On November 16, 1973, when Mr. William Pogue, a NASA astronaut, boarded the Saturn IB rocket, he put a Seiko wristwatch in the pocket of his space suit.
The watch was a Caliber 6139 Seiko "5 SPORTS Speed-Timer," the world’s first automatic chronograph, which Seiko launched in the spring of 1969. Mr. Pogue purchased it for 71 dollars at that time at a kiosk in the air base.
Seiko watches were not officially approved by NASA. However, when flight training started, official watches were not yet distributed to astronauts. Therefore, Mr. Pogue did flight training while wearing a Seiko. “I found this Seiko to be very convenient when measuring the burn time of a rocket engine using the rotating bezel,” he said. Mr. Pogue wanted to use the Seiko in space as well, and decided to carry it with him on the mission in his personal belongings. On the space station, he completed his assignments wearing the NASA official wristwatch on his right wrist and the Seiko on his left.
Because of the highly efficient automatic winding performance, the Caliber 6139 did not have a manual winding mechanism. Even though it did not have the specifications to withstand the space environment, the oscillating weight was rotated when he moved his arm, and kept time accurately even in the weightlessness of space.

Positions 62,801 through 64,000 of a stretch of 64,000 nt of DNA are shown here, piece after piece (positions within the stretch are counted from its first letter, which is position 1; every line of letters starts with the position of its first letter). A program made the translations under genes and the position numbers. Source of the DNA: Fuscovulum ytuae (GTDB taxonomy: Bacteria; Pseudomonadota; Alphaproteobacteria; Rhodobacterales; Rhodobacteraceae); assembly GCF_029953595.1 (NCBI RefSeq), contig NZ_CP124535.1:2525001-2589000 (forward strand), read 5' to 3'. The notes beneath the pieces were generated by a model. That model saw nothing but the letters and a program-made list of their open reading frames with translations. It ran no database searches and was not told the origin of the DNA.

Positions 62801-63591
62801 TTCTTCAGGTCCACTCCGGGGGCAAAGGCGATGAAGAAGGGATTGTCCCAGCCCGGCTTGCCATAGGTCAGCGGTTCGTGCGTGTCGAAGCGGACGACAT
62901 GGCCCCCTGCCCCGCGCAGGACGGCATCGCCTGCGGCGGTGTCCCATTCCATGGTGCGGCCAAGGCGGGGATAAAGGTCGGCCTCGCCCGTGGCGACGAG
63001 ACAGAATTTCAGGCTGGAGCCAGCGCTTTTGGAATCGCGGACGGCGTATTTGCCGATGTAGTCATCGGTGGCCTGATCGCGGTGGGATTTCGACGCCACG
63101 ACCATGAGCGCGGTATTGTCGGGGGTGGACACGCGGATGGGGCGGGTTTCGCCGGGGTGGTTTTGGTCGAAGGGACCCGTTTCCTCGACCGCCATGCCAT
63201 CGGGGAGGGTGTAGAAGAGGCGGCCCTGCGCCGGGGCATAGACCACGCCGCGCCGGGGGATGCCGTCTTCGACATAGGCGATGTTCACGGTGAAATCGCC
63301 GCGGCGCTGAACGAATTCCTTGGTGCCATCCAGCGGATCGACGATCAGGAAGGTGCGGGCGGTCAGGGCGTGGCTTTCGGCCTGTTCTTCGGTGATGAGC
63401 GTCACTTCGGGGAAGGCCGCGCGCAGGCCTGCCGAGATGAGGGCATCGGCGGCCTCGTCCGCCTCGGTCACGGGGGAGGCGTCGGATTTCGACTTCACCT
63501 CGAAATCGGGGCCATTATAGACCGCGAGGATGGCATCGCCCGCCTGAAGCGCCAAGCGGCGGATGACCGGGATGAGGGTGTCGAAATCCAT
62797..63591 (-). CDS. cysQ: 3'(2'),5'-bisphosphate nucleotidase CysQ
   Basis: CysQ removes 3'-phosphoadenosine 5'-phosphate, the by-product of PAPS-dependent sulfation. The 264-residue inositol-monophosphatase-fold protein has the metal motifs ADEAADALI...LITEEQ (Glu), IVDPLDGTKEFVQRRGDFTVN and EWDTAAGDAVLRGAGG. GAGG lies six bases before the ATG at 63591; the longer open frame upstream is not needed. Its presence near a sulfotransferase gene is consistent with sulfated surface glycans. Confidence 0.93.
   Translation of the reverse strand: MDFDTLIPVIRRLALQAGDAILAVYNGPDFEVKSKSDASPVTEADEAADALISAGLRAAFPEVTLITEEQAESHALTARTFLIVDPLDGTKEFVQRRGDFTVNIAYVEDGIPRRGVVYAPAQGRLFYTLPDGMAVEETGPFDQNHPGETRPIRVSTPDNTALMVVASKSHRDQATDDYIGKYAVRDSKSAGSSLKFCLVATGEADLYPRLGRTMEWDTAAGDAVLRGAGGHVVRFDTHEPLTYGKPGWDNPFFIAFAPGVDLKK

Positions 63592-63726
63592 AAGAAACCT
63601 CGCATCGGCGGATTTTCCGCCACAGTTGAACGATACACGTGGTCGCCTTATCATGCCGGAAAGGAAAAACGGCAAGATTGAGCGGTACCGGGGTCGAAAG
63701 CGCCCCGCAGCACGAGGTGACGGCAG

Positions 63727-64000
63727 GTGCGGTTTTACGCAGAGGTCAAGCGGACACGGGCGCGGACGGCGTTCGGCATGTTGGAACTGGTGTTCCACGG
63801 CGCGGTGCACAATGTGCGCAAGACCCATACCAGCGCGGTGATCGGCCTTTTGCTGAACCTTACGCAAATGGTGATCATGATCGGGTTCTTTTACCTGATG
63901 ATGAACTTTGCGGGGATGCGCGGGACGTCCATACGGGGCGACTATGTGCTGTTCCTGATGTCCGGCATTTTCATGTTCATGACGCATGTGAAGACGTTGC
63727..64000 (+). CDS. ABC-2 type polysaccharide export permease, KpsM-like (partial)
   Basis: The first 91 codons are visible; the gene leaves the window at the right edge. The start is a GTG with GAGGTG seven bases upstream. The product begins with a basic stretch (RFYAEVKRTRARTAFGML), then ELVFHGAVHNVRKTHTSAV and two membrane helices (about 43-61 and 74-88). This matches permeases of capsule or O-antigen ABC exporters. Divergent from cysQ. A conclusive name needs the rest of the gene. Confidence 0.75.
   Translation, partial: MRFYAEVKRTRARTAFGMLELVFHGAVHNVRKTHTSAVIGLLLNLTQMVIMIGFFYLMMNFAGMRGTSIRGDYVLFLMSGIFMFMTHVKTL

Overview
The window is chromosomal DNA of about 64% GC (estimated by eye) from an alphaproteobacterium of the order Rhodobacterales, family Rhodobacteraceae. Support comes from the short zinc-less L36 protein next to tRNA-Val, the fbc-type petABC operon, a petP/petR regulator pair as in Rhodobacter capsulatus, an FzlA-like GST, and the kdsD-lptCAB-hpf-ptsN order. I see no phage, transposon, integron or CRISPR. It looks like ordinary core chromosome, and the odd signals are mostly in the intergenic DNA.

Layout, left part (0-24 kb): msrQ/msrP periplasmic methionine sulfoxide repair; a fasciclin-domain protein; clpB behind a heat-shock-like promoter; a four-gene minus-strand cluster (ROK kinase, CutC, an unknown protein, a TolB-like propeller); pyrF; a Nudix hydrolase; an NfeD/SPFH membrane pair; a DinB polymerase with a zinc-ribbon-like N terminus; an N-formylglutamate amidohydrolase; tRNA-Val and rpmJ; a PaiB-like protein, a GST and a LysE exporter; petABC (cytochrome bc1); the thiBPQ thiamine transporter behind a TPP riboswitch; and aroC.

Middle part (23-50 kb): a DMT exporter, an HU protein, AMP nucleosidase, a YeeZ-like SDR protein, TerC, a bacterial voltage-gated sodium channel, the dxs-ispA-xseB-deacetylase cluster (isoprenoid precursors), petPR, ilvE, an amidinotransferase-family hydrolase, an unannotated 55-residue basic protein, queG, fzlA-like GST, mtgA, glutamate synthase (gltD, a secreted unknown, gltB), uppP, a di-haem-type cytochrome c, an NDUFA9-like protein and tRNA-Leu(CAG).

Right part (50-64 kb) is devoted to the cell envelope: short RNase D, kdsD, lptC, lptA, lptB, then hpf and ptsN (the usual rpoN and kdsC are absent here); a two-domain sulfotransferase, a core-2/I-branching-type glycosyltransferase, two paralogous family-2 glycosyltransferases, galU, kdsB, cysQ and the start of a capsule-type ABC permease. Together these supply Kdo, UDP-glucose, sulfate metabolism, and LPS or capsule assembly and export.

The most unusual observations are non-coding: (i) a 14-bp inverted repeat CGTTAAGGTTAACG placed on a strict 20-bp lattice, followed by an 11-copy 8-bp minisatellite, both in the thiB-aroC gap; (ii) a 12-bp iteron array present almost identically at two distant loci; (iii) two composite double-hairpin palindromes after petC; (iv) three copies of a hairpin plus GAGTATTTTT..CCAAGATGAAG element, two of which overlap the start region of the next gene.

The wristwatch selected by Mr. Pogue had a bright yellow dial. Nearly 50 years since its release, the vivid design remains contemporary-looking and attractive.
Mr. Pogue made 1,214 revolutions around the Earth on that Skylab 4 mission, and completed his assignments at the space station for 84 days, which was the record for being in space at that time. Mr. Pogue cherished his wristwatch for many years after he took off his space suit, but in 2008 he decided to put it up for auction. He donated the money to the Astronaut Scholarship Foundation, a foundation for the development of astronauts.

Source: Heritage Auctions - Official Site 2008